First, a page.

A new data brief about life expectancy from the Centers for Disease Control and Prevention’s National Center for Health Statistics arrives one week after a study that found that Americans are living longer but in poorer health.
Life expectancy at birth for the total U.S. population did not change between 2013 and 2014, according to the publication. Overall, it remains 78.8 years for men and 81.2 years for women.
Life expectancy at birth also remained unchanged for non-Hispanic white males. It did change for some, however:
- Non-Hispanic black men saw an increase in life expectancy at birth increased of 0.4 years.
- Hispanic men saw an increase in life expectancy at birth of 0.1 years.
- Hispanic women saw an increase in life expectancy at birth of 0.2 years.
- Non-Hispanic white females saw a decrease in life expectancy at birth of 0.1 years.
- Hispanic males experienced the greatest increase in life expectancy at age 65 (0.3 years), followed by Hispanic females (0.2 years). All other groups experienced a 0.1-year increase in life expectancy at age 65.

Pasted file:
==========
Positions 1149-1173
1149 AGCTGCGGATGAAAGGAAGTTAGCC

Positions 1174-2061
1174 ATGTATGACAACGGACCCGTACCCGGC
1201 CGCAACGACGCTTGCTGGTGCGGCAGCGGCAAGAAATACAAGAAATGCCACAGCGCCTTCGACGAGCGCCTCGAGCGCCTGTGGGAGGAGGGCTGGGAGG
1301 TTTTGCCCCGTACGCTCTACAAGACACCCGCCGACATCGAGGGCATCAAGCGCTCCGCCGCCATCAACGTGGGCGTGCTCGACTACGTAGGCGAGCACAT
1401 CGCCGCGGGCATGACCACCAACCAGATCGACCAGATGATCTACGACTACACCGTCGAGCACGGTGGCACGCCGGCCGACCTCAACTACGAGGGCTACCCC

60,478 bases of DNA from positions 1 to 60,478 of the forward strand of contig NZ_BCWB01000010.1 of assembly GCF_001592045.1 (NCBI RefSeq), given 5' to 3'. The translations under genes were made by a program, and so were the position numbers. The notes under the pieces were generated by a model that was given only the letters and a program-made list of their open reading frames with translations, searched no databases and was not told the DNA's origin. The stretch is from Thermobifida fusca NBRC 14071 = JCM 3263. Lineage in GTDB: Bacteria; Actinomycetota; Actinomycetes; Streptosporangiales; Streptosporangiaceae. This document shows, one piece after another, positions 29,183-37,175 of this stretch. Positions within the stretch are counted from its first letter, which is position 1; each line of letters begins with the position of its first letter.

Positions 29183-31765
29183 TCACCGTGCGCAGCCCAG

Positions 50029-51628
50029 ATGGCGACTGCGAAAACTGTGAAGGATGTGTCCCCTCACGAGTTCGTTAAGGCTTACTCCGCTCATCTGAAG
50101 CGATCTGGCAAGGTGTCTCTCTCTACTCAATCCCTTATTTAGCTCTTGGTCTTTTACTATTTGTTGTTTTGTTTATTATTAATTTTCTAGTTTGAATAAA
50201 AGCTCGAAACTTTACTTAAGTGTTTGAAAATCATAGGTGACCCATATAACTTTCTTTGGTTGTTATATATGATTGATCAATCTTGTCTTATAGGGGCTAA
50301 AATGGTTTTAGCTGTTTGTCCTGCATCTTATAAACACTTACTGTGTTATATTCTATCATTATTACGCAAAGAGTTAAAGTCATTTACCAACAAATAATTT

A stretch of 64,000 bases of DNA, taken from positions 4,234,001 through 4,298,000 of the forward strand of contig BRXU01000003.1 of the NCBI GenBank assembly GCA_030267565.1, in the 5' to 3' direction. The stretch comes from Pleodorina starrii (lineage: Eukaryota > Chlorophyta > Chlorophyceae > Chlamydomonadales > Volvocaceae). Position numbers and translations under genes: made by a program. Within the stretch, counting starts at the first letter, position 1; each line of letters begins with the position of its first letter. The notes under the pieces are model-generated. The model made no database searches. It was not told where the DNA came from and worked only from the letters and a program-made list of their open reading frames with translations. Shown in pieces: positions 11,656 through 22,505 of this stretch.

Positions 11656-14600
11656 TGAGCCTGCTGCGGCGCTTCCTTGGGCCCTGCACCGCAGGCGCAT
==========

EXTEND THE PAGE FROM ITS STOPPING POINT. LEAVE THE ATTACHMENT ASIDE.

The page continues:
“This is the first time in over 20 years that a decline in life expectancy at birth has been observed for any group in the United States,” the report notes.
The NCHS brief was issued just one week after a study led by the University of Southern California that found that Americans are living longer but in poorer health.
The study, published online April 13 in the American Journal of Public Health, examined life expectancy trends and disability rates in a 40-year period, from 1970 to 2010. The analysis of U.S. vital statistics found that the average total lifespan increased for men and women in those 40 years, but so did the proportion of time spent living with a disability.
“We could be increasing the length of poor quality life more than good-quality life,” said lead author Eileen Crimmins, Ph.D. (pictured; photo by John Skalicky/USC), a professor of gerontology at the USC Davis School of Gerontology. “There are a number of indications that the baby boomer generation that is now reaching old age is not seeing improvements in health similar to the older groups that went before them.”
The researchers found that a “compression of morbidity” — a reduction in the proportion of years spent with disability — existed only for people currently aged 65 or more years. The findings have significant implications for policymaking, such as proposals to raise the retirement age for Social Security and Medicare eligibility, they said.